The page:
one very large well it is said that 6o bodies were taken. It is well authenticated
that 20 bodies were taken from another well. About 300 persons escaped
from the church by way of the roof, which was reached by a narrow staircase
on the inside, Shortly after noon on Sunday, some fifteen or more of the
prominent citizens and government officials (not including the Mutessarif,
or the military commander), precedeci by a military band and mounted guard,
made a grand parade of the city. They entered our yard, and, speaking with
me from the veranda, they assured me of perfect safety and begged me not
to be alarmed, as it was 'nothing that pertained to me.' I very quickly
went into my room.
"The work did not cease until dark
on Sunday, the 29th. On Monday the Kurds and Arabs were prevented from
entering the city, the firing beginning about dawn. All day Sunday a strong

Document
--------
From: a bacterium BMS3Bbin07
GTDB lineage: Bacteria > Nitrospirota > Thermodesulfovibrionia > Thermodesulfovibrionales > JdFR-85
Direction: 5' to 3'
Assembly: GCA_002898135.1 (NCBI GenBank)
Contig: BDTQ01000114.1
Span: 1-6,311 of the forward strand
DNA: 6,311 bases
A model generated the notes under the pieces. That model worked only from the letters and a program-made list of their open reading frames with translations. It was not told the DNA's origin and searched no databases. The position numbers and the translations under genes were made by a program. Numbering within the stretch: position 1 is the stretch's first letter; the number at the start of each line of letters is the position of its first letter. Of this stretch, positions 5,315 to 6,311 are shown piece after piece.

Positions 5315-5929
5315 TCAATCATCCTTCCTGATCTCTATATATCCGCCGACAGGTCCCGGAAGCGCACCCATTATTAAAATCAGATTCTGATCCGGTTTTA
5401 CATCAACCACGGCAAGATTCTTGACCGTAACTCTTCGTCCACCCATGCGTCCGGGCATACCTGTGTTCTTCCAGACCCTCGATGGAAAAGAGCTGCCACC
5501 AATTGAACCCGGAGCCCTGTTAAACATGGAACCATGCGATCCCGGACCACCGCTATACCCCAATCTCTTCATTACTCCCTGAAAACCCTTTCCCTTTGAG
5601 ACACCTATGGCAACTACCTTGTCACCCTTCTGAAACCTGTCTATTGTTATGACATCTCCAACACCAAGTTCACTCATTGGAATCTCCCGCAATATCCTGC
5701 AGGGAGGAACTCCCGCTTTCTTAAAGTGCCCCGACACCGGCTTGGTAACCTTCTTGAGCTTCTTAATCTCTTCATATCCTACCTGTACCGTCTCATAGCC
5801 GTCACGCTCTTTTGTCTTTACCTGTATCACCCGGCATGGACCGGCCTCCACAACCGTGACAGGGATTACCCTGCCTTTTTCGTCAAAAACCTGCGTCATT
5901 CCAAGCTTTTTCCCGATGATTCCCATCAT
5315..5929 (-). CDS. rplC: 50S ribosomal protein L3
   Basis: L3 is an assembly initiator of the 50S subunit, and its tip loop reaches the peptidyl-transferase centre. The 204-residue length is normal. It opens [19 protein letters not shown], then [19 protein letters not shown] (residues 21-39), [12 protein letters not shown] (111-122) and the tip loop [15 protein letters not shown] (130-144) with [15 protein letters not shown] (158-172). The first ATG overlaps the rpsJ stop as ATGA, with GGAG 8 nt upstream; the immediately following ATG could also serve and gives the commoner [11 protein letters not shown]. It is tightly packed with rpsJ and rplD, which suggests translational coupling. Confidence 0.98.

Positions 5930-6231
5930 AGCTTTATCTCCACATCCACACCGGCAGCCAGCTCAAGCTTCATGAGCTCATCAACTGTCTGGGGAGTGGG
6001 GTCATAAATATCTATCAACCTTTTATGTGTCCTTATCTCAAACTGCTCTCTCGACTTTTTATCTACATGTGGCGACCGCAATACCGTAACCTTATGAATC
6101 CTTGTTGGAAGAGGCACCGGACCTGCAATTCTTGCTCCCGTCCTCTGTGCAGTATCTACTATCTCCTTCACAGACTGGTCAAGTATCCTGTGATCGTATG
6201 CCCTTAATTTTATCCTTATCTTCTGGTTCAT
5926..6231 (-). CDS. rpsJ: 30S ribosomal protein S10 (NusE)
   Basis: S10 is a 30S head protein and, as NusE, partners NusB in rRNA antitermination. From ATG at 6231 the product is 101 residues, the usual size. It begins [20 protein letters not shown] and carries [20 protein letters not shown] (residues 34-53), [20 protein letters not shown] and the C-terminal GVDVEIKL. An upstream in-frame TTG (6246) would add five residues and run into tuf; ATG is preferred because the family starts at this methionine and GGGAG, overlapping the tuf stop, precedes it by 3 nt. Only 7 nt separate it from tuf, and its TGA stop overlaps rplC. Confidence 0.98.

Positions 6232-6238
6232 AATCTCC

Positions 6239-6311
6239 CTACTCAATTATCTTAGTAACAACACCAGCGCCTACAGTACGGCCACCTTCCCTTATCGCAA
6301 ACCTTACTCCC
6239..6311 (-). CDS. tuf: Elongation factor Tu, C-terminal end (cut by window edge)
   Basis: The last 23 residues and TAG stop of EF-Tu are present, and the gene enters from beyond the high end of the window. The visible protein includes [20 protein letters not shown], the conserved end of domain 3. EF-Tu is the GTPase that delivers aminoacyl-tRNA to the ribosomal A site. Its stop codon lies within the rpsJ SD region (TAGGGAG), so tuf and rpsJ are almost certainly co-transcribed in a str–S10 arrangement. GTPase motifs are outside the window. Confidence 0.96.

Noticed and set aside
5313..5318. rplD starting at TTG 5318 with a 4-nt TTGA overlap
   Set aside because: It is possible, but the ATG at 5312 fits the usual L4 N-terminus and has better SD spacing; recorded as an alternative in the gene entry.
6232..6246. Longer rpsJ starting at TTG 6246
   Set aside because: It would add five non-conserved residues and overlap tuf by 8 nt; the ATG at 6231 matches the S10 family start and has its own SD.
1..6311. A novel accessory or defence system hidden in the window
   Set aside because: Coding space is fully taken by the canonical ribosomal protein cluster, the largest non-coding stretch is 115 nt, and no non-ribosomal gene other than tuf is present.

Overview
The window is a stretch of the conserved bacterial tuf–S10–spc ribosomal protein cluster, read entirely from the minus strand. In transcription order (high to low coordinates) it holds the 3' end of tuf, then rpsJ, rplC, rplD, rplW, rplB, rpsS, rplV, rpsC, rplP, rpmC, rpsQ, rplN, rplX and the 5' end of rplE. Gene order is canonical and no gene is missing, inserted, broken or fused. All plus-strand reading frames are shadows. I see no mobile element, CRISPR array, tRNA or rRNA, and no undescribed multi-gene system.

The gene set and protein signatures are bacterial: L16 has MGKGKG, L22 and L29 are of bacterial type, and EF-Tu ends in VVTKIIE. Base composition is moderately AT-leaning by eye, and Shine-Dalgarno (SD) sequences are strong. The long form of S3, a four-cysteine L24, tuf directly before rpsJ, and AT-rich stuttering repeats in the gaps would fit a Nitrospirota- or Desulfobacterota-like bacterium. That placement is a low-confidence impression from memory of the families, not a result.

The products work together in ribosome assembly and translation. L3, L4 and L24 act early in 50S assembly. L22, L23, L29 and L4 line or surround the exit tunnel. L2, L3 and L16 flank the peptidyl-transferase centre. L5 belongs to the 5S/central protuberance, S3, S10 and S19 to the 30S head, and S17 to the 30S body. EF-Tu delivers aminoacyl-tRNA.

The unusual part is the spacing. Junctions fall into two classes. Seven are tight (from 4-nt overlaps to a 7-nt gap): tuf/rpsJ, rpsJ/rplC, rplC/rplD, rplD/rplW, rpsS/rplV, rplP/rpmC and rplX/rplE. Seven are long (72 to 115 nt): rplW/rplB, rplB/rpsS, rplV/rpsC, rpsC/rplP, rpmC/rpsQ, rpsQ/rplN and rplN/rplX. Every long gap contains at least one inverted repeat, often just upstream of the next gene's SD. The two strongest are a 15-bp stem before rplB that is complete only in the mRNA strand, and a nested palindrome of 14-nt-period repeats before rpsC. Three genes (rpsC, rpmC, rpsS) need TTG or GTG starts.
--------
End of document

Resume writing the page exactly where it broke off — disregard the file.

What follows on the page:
guard was about our premises. A captain of the army sat on his horse for
hours at our northwest corner, just outside of the church premises. Repeatedly
I received salutations and assurances of perfect safety from government
oficials during that longest day I ever knew. It was evident that the utmost
was done to protect me. How wiilingly I would have died, that the thousands
of parents might be spared for their children!
"The work of plunder is complete.
Literally naught remains. By actual count only ten Protestant houses remain
untouched, and five of these are in the district which I have spoken of
as my shadow.
"Our loss of life is 105, all but
nine being men. These nine include two women and seven children, who were
in the Gregorian Church when it was sacked. Our wounded are many. I have
eighteen under my immediate care. Most of these have several severe wounds.
One has 11; one has 18; ghastly sword and axe cuts on head and neck. There
are a few gunshot wounds. There is only one doctor for the whole city.
He has 350, and cannot care for more, nor for these but in part. He came
at my call to see one who we supposed must lose his hand, dressed the arm
and committed the case to my care. Thus far, thank God, all are doing well.
I have found three persons who, like myself, are inexperienced in such
matters; but they are proving careful, sensible workers with me. We dress
most of the wounds in the church. Our schoolrooms (all but one, used as
headquarters of our guard) are crowded with some 250 or 300 of the most